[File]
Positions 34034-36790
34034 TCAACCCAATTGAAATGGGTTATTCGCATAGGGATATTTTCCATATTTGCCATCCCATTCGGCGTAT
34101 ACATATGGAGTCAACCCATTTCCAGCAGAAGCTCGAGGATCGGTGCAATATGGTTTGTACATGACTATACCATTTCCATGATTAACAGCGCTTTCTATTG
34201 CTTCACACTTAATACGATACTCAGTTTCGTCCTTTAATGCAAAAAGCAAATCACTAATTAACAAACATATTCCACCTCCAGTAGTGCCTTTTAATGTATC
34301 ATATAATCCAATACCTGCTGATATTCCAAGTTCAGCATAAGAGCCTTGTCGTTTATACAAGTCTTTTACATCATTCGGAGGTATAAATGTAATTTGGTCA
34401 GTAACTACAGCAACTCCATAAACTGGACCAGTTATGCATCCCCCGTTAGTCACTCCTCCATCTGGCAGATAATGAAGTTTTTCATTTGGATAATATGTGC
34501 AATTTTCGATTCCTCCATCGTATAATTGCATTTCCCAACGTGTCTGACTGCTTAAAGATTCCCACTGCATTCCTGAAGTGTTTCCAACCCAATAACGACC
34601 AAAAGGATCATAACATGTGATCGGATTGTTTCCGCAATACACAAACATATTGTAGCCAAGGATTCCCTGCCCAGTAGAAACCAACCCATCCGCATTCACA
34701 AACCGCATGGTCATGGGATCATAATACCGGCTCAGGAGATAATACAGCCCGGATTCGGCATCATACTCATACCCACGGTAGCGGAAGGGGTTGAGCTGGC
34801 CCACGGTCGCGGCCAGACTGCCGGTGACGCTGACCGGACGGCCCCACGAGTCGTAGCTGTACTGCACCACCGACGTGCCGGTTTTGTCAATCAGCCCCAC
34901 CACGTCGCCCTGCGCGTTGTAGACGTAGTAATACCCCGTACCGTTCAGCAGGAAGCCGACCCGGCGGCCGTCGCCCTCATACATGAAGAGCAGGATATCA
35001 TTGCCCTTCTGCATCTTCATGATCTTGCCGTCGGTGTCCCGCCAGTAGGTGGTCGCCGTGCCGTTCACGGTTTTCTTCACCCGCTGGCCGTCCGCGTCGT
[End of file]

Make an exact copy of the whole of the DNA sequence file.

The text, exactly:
Positions 34034-36790
34034 TCAACCCAATTGAAATGGGTTATTCGCATAGGGATATTTTCCATATTTGCCATCCCATTCGGCGTAT
34101 ACATATGGAGTCAACCCATTTCCAGCAGAAGCTCGAGGATCGGTGCAATATGGTTTGTACATGACTATACCATTTCCATGATTAACAGCGCTTTCTATTG
34201 CTTCACACTTAATACGATACTCAGTTTCGTCCTTTAATGCAAAAAGCAAATCACTAATTAACAAACATATTCCACCTCCAGTAGTGCCTTTTAATGTATC
34301 ATATAATCCAATACCTGCTGATATTCCAAGTTCAGCATAAGAGCCTTGTCGTTTATACAAGTCTTTTACATCATTCGGAGGTATAAATGTAATTTGGTCA
34401 GTAACTACAGCAACTCCATAAACTGGACCAGTTATGCATCCCCCGTTAGTCACTCCTCCATCTGGCAGATAATGAAGTTTTTCATTTGGATAATATGTGC
34501 AATTTTCGATTCCTCCATCGTATAATTGCATTTCCCAACGTGTCTGACTGCTTAAAGATTCCCACTGCATTCCTGAAGTGTTTCCAACCCAATAACGACC
34601 AAAAGGATCATAACATGTGATCGGATTGTTTCCGCAATACACAAACATATTGTAGCCAAGGATTCCCTGCCCAGTAGAAACCAACCCATCCGCATTCACA
34701 AACCGCATGGTCATGGGATCATAATACCGGCTCAGGAGATAATACAGCCCGGATTCGGCATCATACTCATACCCACGGTAGCGGAAGGGGTTGAGCTGGC
34801 CCACGGTCGCGGCCAGACTGCCGGTGACGCTGACCGGACGGCCCCACGAGTCGTAGCTGTACTGCACCACCGACGTGCCGGTTTTGTCAATCAGCCCCAC
34901 CACGTCGCCCTGCGCGTTGTAGACGTAGTAATACCCCGTACCGTTCAGCAGGAAGCCGACCCGGCGGCCGTCGCCCTCATACATGAAGAGCAGGATATCA
35001 TTGCCCTTCTGCATCTTCATGATCTTGCCGTCGGTGTCCCGCCAGTAGGTGGTCGCCGTGCCGTTCACGGTTTTCTTCACCCGCTGGCCGTCCGCGTCGT